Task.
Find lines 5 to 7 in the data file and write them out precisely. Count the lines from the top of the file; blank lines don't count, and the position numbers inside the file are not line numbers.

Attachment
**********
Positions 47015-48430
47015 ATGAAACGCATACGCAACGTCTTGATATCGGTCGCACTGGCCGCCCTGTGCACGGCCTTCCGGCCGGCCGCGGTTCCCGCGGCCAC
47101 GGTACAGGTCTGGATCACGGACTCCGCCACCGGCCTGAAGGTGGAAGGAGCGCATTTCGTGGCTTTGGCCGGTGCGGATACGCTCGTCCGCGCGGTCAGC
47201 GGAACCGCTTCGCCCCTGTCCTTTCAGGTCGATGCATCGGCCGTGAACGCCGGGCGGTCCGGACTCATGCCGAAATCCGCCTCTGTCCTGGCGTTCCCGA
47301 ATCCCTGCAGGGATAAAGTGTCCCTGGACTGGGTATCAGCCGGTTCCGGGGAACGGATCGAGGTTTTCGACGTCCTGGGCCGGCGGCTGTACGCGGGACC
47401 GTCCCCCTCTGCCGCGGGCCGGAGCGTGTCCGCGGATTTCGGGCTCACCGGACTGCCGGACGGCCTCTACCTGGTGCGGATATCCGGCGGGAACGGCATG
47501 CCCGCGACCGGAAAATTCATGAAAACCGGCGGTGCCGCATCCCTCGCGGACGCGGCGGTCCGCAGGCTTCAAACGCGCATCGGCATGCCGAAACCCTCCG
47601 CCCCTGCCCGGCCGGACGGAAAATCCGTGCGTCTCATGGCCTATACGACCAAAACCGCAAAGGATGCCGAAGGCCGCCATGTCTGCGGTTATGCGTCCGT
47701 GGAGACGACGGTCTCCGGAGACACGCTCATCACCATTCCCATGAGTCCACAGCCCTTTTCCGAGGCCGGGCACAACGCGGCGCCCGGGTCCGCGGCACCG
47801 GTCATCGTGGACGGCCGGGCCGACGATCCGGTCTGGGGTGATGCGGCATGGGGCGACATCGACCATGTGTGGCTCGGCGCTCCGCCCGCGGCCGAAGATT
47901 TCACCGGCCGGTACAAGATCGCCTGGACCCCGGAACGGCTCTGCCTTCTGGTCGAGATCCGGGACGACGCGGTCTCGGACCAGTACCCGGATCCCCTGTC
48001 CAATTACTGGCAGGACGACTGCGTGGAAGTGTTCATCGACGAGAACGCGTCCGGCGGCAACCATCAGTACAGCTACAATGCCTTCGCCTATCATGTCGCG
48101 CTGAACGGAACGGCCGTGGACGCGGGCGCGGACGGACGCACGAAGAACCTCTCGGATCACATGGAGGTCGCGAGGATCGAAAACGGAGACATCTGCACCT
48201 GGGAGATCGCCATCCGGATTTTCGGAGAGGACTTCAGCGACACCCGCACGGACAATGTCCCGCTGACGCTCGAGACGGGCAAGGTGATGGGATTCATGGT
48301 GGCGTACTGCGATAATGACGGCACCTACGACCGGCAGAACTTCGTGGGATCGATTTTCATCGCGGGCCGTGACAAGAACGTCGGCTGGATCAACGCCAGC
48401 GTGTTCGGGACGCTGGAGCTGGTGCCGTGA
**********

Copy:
47301 ATCCCTGCAGGGATAAAGTGTCCCTGGACTGGGTATCAGCCGGTTCCGGGGAACGGATCGAGGTTTTCGACGTCCTGGGCCGGCGGCTGTACGCGGGACC
47401 GTCCCCCTCTGCCGCGGGCCGGAGCGTGTCCGCGGATTTCGGGCTCACCGGACTGCCGGACGGCCTCTACCTGGTGCGGATATCCGGCGGGAACGGCATG
47501 CCCGCGACCGGAAAATTCATGAAAACCGGCGGTGCCGCATCCCTCGCGGACGCGGCGGTCCGCAGGCTTCAAACGCGCATCGGCATGCCGAAACCCTCCG